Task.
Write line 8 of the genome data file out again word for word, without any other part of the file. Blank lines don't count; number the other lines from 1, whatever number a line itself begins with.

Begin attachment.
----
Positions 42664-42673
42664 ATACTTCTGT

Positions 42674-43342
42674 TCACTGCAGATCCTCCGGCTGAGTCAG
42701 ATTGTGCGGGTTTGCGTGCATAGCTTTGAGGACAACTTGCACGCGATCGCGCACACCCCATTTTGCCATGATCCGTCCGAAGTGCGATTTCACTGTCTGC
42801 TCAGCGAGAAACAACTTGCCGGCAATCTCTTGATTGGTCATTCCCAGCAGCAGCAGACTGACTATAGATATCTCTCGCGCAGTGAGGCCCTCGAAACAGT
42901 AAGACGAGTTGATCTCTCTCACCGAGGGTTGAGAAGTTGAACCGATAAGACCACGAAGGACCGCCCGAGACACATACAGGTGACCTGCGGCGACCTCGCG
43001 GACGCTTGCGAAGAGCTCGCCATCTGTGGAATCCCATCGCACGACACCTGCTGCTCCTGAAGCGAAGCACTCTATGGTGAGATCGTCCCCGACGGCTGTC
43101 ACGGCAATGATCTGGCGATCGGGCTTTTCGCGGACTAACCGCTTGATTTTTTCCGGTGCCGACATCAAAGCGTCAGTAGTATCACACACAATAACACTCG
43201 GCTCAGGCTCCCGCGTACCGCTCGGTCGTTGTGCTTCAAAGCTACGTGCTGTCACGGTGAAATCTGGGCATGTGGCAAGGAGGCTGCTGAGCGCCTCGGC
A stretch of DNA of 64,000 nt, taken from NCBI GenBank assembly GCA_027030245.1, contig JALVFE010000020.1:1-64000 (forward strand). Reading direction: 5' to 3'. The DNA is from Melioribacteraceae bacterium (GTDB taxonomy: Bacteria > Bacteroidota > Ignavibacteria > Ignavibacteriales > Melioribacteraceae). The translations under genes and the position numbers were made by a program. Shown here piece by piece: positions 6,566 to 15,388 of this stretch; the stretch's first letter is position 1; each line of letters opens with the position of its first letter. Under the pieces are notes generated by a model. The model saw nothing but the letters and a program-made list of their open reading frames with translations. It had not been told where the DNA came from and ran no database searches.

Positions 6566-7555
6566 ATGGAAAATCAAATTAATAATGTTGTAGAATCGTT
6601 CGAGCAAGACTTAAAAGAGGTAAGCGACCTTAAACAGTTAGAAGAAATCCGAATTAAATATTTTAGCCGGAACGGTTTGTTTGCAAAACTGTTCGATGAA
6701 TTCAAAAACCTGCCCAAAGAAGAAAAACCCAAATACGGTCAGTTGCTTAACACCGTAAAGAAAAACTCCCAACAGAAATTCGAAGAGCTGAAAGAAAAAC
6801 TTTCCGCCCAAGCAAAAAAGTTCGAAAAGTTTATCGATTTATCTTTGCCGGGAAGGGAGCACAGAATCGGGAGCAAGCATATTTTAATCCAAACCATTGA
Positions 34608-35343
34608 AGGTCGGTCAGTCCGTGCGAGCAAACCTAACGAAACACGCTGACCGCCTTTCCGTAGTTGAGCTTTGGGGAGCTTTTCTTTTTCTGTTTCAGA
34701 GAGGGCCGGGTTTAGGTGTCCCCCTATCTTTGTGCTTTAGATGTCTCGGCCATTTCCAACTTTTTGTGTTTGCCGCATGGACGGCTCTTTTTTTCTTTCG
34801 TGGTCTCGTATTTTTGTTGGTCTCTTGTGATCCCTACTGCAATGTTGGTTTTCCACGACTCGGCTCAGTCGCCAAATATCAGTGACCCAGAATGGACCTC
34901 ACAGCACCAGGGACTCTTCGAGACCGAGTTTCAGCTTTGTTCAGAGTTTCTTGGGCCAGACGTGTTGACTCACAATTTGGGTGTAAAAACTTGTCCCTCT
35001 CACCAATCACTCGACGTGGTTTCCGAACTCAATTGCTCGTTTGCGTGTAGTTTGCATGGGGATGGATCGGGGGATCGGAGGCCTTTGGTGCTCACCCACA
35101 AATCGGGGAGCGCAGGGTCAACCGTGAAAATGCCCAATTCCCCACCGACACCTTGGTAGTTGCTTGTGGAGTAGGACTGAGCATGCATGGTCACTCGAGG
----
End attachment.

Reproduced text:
43001 GACGCTTGCGAAGAGCTCGCCATCTGTGGAATCCCATCGCACGACACCTGCTGCTCCTGAAGCGAAGCACTCTATGGTGAGATCGTCCCCGACGGCTGTC